The story of Central America’s Garifuna people begins in 1635 with a shipwreck. The survivors — West African slaves — swam to safety and freedom on the island of St. Vincent, where they interbred with Carib and Arawak Indians. Their descendants now live in Belize, Honduras, and a diaspora of communities around the world. Mostly poor and disenfranchised, the Garifuna fear the disappearance of their hybrid culture. But veteran singer Andy Palacio of Belize has dedicated his career to preventing that from happening. With a new, multi-generational band, the Garifuna Collective, and an enchanting debut release, Watina (Cumbancha), Palacio, who plays at the Museum of Fine Arts this Wednesday, is making headway at last.
Born in a small village of 200 people in Baranko, Palacio says he was exposed to rural Garifuna culture among people who lived off “subsistence farming and fishing. We spoke Garifuna,” he continues, “but on the school grounds we were required to speak English.”
Partying and prayer are African music staples. Garifuna music is a reflection of that. As Palacio details, “Within the Garifuna community, there are musics for festive occasions, like punta and paranda, and also for healing ceremonies, like hüngü hüngü.” But Garifuna songs are unique: their mournful melodies and reedy vocal harmonies echo mysterious, and now-extinct, Caribbean Indian cultures.
For Palacio, the road from a rural Garifuna childhood to the recording studio was not an easy one. “In my pre-teen years, I picked up my father’s harmonica. He also had a guitar, and he loved to sing. But he grew up in the colonial period with the church choral tradition. He didn’t sing in Garifuna. Garifuna music was not seen as worth recording.”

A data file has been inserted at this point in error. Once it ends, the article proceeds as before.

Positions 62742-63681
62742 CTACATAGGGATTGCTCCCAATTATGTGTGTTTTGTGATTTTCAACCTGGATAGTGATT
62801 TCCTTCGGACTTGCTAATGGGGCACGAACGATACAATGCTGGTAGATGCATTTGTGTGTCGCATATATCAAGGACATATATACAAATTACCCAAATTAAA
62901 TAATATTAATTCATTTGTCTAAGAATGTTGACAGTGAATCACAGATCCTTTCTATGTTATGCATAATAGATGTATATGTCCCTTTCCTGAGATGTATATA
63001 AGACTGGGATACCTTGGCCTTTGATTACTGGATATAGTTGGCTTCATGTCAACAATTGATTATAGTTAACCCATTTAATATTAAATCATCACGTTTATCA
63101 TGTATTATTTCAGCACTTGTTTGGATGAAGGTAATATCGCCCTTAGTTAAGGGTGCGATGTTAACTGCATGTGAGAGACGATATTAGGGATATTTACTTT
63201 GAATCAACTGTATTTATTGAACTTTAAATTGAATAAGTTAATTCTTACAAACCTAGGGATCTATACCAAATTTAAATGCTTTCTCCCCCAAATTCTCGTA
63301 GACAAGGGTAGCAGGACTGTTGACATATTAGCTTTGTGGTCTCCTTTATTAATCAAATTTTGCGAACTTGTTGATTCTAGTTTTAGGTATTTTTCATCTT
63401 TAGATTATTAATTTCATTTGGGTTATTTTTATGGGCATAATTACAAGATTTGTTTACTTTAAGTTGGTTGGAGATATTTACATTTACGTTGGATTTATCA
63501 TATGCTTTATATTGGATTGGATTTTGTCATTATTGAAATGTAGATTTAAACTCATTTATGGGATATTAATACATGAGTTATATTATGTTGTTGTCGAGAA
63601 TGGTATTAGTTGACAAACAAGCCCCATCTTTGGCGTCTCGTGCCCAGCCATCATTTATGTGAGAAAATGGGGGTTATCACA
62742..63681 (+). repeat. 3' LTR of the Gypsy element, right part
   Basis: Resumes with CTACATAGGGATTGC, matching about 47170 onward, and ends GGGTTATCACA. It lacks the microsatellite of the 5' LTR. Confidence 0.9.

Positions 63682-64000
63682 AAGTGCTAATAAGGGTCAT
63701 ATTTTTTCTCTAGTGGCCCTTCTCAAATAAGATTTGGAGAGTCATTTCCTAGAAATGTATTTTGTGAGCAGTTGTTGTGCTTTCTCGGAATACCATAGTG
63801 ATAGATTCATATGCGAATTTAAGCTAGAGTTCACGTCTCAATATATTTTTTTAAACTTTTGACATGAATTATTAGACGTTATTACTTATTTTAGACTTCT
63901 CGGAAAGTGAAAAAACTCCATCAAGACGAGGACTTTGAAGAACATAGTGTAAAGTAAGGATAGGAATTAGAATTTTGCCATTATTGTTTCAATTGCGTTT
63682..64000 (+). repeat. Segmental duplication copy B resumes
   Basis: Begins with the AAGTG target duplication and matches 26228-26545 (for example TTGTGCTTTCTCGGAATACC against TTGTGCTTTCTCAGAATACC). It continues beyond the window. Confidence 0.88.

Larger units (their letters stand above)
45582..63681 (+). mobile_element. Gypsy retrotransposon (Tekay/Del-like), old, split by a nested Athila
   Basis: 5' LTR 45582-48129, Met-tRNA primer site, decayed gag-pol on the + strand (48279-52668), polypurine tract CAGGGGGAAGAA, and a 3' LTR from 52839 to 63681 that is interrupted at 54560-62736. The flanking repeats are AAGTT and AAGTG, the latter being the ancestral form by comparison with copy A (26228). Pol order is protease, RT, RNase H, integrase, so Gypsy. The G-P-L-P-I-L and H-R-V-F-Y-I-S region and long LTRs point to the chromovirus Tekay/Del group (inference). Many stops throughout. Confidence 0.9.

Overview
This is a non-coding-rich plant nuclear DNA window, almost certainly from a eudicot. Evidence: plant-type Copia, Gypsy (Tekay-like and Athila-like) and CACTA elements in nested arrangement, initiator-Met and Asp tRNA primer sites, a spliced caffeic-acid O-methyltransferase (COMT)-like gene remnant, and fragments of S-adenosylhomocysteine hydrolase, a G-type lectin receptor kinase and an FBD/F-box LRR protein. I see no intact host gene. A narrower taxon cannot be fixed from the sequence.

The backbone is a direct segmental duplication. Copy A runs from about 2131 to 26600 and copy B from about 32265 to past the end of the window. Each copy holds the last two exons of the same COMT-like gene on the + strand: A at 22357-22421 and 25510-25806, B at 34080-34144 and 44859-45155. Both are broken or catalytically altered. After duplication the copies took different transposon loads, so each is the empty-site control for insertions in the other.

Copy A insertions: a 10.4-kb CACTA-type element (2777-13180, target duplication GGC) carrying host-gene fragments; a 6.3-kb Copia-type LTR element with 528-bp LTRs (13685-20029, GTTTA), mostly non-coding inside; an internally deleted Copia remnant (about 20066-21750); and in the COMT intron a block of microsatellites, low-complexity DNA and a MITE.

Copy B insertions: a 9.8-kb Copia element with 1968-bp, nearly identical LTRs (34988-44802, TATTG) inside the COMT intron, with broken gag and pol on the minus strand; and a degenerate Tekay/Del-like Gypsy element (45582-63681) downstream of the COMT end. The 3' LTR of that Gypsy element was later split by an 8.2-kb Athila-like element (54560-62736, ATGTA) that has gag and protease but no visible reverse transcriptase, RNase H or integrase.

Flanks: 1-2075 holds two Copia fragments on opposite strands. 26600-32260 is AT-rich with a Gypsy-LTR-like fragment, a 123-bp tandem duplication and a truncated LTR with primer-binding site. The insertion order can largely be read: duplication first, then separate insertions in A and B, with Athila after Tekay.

Garifuna culture was paid little respect until the rise of the party-pop genre called “punta rock” in the late-’70s. The craze hit Belize City just as Palacio was launching his career, and he embraced it. As he rose to become one of the region’s most popular singers, he mixed punta, reggae, and pop into an increasingly electric and hard-hitting sound. A few years back, Ivan Duran of Belize’s Stonetree Records encouraged Palacio to try out a more acoustic, rootsy approach with both young and older Garifuna. The musicians lived together in a fishing village for weeks, composing and arranging. The vocal harmonies they developed recall early Bob Marley and the Wailers, as do the laid-back rhythms. But from the punchy beat and sensuous, growling vocal of the title track to the searing balladry of “Ayu Da” — Garifuna elder Paul Nabor’s tribute to a boyhood friend who perished on a fishing trip — these songs create a sound and a mood of their own.
Palacio says he went from “from high tech to low” with Watina. “The songs are as diverse as our experiences. There’s one theme that seems to permeate the album — the spiritual connection, the belief in the higher power that gives us guidance, protection, and wisdom.”